Friday, November 14, 2014
I'm not sure if "Rosewater" would have receive all the intention it's getting if not for the presence of writer/director Jon Stewart, the TV funnyman/self-declared oracle who wanted to take a crack at something more serious. Still, it's a good film, a bit overly earnest, but certainly worthy of our attention.
It's not surprising Stewart chose the plight of journalist Maziar Bahari as his subject. The Canadian-Iranian was arrested by the Iranian regime in 2009 following an appearance on a segment for Stewart's "The Daily Show" in which the interviewer jokingly referred to Bahari as a Western spy. The Muslim fundamentalists who run the government, who aren't big on subtleties, arrested him and kept him in solitary confinement for nearly four months, where he was submitted to emotional and physical torture.
The film, based on a book by Bahari, takes a long time getting to its heart, which is Bahari (played by Gael García Bernal) trapped in a room with his "specialist," aka interrogator. The first 30 minutes or so show him wandering around Tehran covering the Iranian presidential elections, videotaping the sometimes-violent demonstrations, and visiting with his mother (Shohreh Aghdashloo).
This section is supposed to establish Bahari's bona fides as a gentle free thinker who just wants to bear witness to the historical events taking place. But it slows down the proceedings greatly and sap them of emotional strength.
Once captured, though, the movie takes off even as the story stays more or less locked in a single room. Bahari is kept blindfolded almost all the time, facing a wall, while his specialist tries to elicit a confession out of him. Over the weeks and months that follow, he learns little about the man other than he uses rosewater as a cologne.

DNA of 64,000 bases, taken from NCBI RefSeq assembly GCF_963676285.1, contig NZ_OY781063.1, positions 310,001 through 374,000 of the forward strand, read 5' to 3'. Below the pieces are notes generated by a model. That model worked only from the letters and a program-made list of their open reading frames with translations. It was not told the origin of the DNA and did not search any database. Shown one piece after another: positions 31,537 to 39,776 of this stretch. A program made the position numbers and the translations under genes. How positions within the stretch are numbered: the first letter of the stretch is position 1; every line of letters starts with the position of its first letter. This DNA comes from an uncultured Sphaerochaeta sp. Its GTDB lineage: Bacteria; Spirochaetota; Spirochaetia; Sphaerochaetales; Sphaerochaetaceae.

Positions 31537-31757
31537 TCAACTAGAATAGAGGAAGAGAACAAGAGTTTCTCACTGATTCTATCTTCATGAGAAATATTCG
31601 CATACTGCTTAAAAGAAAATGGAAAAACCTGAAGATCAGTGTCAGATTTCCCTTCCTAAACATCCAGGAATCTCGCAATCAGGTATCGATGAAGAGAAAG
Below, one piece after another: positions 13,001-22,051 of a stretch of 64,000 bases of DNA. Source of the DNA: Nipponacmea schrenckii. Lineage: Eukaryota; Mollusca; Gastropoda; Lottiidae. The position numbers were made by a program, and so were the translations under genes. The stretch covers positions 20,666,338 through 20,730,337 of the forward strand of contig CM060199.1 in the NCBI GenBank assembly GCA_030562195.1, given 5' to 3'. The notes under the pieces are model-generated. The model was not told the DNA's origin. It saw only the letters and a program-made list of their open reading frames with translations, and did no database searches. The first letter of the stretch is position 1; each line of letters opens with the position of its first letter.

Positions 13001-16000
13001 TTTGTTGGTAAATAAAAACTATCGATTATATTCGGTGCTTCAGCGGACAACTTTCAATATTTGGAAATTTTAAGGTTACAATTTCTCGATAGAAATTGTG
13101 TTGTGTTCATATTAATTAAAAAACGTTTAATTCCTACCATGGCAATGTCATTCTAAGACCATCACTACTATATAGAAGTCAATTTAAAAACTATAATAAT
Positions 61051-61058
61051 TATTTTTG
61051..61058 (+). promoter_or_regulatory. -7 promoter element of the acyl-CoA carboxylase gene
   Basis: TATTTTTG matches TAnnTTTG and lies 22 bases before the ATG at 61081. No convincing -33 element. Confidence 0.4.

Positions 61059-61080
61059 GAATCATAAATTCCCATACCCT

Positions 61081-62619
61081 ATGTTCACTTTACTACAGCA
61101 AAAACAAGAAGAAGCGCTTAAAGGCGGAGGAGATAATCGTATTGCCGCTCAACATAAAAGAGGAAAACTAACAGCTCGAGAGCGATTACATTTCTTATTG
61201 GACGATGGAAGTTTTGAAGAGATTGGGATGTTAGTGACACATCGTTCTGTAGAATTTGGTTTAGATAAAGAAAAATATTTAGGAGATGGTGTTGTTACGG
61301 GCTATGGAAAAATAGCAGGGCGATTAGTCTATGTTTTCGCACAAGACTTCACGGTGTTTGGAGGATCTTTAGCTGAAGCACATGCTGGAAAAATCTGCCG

Trapped the rest of the time in a lonely cell, the man's mind begins to wander -- thinking of his pregnant wife, his father (Haluk Bilginer), who was himself kept a prisoner during the days of the Shah, and his sister (Golshifteh Farahani), who suffered a similar fate for being a Communist in the 1980s.
The conversations with his imagined father were the most interesting to me, as Bahari falls further into despair and considers giving up and signing the confession. In a demonstration of old-school manliness, his father's spirit urges him to "give them nothing" and resist the beatings, and walk out of prison with his head held high -- even if it takes years.
Eventually, Bahari finds a way to overcome his captors using his imagination and willpower. It's the triumph of the beta male.
The performances are generally solid, especially Kim Bodnia as "Rosewater," Bahari's chief interrogator. Bodnia portrays him as a man who knows he has an awful job, but tries to make the best of it as he can. Over time he forms a bond with his prisoner that is surprising to him, especially when his superior orders him to deliver an arbitrary beating.
"Rosewater" isn't a great drama, but it's a pretty good one. Whatever else you want to say, Jon Stewart has a future in movies if ever gets tired of being incredibly rich and successful on television.